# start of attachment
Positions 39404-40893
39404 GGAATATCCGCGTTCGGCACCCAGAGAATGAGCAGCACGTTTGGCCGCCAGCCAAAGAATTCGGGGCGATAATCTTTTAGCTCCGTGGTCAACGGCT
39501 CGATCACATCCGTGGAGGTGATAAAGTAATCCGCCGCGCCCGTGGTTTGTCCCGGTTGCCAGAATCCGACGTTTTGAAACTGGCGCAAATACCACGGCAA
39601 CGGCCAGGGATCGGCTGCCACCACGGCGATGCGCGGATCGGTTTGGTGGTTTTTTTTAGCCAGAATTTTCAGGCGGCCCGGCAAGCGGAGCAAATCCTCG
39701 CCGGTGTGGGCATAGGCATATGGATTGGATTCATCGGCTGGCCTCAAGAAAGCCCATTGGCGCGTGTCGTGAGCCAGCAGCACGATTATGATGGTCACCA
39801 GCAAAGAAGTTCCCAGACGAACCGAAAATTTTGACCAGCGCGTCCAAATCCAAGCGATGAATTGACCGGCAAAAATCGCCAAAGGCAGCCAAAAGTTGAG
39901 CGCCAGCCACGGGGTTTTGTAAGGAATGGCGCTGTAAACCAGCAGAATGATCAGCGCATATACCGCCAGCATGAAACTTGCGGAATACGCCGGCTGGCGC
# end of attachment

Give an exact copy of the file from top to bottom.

Positions 39404-40893
39404 GGAATATCCGCGTTCGGCACCCAGAGAATGAGCAGCACGTTTGGCCGCCAGCCAAAGAATTCGGGGCGATAATCTTTTAGCTCCGTGGTCAACGGCT
39501 CGATCACATCCGTGGAGGTGATAAAGTAATCCGCCGCGCCCGTGGTTTGTCCCGGTTGCCAGAATCCGACGTTTTGAAACTGGCGCAAATACCACGGCAA
39601 CGGCCAGGGATCGGCTGCCACCACGGCGATGCGCGGATCGGTTTGGTGGTTTTTTTTAGCCAGAATTTTCAGGCGGCCCGGCAAGCGGAGCAAATCCTCG
39701 CCGGTGTGGGCATAGGCATATGGATTGGATTCATCGGCTGGCCTCAAGAAAGCCCATTGGCGCGTGTCGTGAGCCAGCAGCACGATTATGATGGTCACCA
39801 GCAAAGAAGTTCCCAGACGAACCGAAAATTTTGACCAGCGCGTCCAAATCCAAGCGATGAATTGACCGGCAAAAATCGCCAAAGGCAGCCAAAAGTTGAG
39901 CGCCAGCCACGGGGTTTTGTAAGGAATGGCGCTGTAAACCAGCAGAATGATCAGCGCATATACCGCCAGCATGAAACTTGCGGAATACGCCGGCTGGCGC